Symptom Management, Palliative Care, or Supportive Care to relieve side-effects is an important part of cancer care and treatment and should always form part of the overall treatment plan.
Thrombocytopenia is a blood disease characterised by an abnormally small number of platelets, also called thrombocytes, in the blood. They stop bleeding by helping the blood to clot and plugging damaged blood vessels.
Thrombocytopenia occurs when the body does not make enough platelets, is losing platelets, or destroys platelets. Thrombocytopenia is common in individuals with cancer, especially in those receiving chemotherapy.
Many things can cause thrombocytopenia in children, most commonly infections (especially viral infections) and destruction of platelets by the immune system (called immune thrombocytopenia or ITP). Children with thrombocytopenia may also have lower numbers of other blood cell types, such as red and white blood cells, depending on the cause.
Symptoms often do not occur until the level of platelets is very low, which is why many individuals do not know they have thrombocytopenia until it is diagnosed during a blood test.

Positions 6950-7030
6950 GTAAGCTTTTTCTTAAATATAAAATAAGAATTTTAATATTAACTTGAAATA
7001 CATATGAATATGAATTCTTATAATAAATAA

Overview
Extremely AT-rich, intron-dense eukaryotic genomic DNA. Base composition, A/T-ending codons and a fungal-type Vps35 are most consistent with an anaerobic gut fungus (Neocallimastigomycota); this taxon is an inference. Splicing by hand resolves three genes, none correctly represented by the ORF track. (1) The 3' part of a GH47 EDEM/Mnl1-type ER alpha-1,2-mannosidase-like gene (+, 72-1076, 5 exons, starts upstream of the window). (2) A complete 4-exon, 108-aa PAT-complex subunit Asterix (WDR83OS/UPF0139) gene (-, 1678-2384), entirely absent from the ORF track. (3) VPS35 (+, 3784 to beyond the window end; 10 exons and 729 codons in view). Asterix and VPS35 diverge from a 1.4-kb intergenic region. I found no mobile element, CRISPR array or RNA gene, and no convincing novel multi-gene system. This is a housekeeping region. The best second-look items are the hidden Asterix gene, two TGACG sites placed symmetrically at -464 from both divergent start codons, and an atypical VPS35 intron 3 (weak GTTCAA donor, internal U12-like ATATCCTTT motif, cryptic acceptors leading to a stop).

Some types of chemotherapy and some other medications damage the bone marrow, lowering its production of platelets. Thrombocytopenia caused by chemotherapy is usually temporary; in very cases, the chemotherapy may permanently damage some of the bone marrow cells that make platelets.
Individuals with certain types of cancer or those who are undergoing a type of cancer treatment known to cause thrombocytopenia may be given regular blood tests to look for thrombocytopenia and other blood-related complications.
Read more about the Effects, Signs and Symptoms, Causes, Diagnosis and Treatment and more regarding Thrombocytopenia on our static page, Thrombocytopenia in Childhood Cancer